TY - GEN

T1 - Generalized NEQ

T2 - Medical Imaging 1996: Physics of Medical Imaging

AU - Barrett, Harrison H.

AU - Denny, John L.

AU - Gifford, Howard C.

AU - Abbey, Craig K.

AU - Wagner, Robert F.

AU - Myers, Kyle J.

PY - 1996

Y1 - 1996

N2 - The simplest task for evaluation of image quality is detection of a known signal on a known background. For linear, shift-invariant imaging systems with stationary, Gaussian noise, performance of the ideal observer on this task is determined by the frequency-dependent noise- equivalent quanta (NEQ), defined as the ratio of the square of the system modulation transfer function (MTF) to the noise power spectrum (NPS). It is the purpose of this paper to show that a closely analogous expression applies without the assumption of shift-invariance or noise stationarity. To get this expression, we describe an object of finite support exactly by a Fourier series. The corresponding system description is the Fourier crosstalk matrix, the diagonal elements of which constitute a generalized MTF. Since this matrix is not diagonal, calculation of the ideal-observer performance requires a double integral over the frequency domain, but if we average the task performance over all possible locations of the signal, the off-diagonal elements average to zero and a single sum results. With one approximation, this expression takes the same form as in the case of shift-invariant imaging and stationary noise.

AB - The simplest task for evaluation of image quality is detection of a known signal on a known background. For linear, shift-invariant imaging systems with stationary, Gaussian noise, performance of the ideal observer on this task is determined by the frequency-dependent noise- equivalent quanta (NEQ), defined as the ratio of the square of the system modulation transfer function (MTF) to the noise power spectrum (NPS). It is the purpose of this paper to show that a closely analogous expression applies without the assumption of shift-invariance or noise stationarity. To get this expression, we describe an object of finite support exactly by a Fourier series. The corresponding system description is the Fourier crosstalk matrix, the diagonal elements of which constitute a generalized MTF. Since this matrix is not diagonal, calculation of the ideal-observer performance requires a double integral over the frequency domain, but if we average the task performance over all possible locations of the signal, the off-diagonal elements average to zero and a single sum results. With one approximation, this expression takes the same form as in the case of shift-invariant imaging and stationary noise.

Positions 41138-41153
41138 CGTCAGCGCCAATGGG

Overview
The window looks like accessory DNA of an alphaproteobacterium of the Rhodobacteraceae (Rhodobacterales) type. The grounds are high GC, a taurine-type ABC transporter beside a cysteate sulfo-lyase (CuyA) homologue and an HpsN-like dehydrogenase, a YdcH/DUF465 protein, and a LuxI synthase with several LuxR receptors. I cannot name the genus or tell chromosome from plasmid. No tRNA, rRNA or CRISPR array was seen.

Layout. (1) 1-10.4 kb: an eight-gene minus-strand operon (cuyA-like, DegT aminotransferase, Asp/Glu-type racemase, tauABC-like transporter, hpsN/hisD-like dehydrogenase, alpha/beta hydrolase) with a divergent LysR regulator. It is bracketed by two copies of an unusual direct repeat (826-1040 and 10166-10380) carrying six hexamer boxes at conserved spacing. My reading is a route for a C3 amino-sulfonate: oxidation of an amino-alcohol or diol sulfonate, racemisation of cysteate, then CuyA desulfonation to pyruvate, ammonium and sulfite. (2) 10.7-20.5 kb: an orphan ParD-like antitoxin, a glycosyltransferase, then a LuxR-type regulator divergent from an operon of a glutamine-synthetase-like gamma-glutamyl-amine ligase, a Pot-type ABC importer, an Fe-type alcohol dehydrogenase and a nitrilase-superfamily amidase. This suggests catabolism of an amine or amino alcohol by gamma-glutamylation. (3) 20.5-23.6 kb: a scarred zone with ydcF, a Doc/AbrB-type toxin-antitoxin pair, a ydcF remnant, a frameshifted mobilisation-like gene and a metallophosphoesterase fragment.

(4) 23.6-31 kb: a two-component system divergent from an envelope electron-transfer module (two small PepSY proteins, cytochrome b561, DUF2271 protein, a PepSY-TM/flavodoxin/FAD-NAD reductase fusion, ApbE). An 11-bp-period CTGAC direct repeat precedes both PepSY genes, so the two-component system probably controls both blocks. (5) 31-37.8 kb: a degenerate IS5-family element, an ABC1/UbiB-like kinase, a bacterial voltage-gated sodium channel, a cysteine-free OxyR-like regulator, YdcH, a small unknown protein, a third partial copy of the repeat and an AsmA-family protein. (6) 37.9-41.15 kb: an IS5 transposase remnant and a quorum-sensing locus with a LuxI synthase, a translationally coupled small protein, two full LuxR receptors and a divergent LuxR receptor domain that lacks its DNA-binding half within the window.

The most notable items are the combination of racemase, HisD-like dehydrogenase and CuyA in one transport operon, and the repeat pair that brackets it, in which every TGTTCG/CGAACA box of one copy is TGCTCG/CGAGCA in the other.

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M3 - Conference contribution

AN - SCOPUS:0029703236

SN - 0819420832

SN - 9780819420831

T3 - Proceedings of SPIE - The International Society for Optical Engineering

SP - 41

EP - 52

BT - Proceedings of SPIE - The International Society for Optical Engineering

A2 - Van Metter, Richard L.

A2 - Beutel, Jacob

Y2 - 11 February 1996 through 13 February 1996

ER -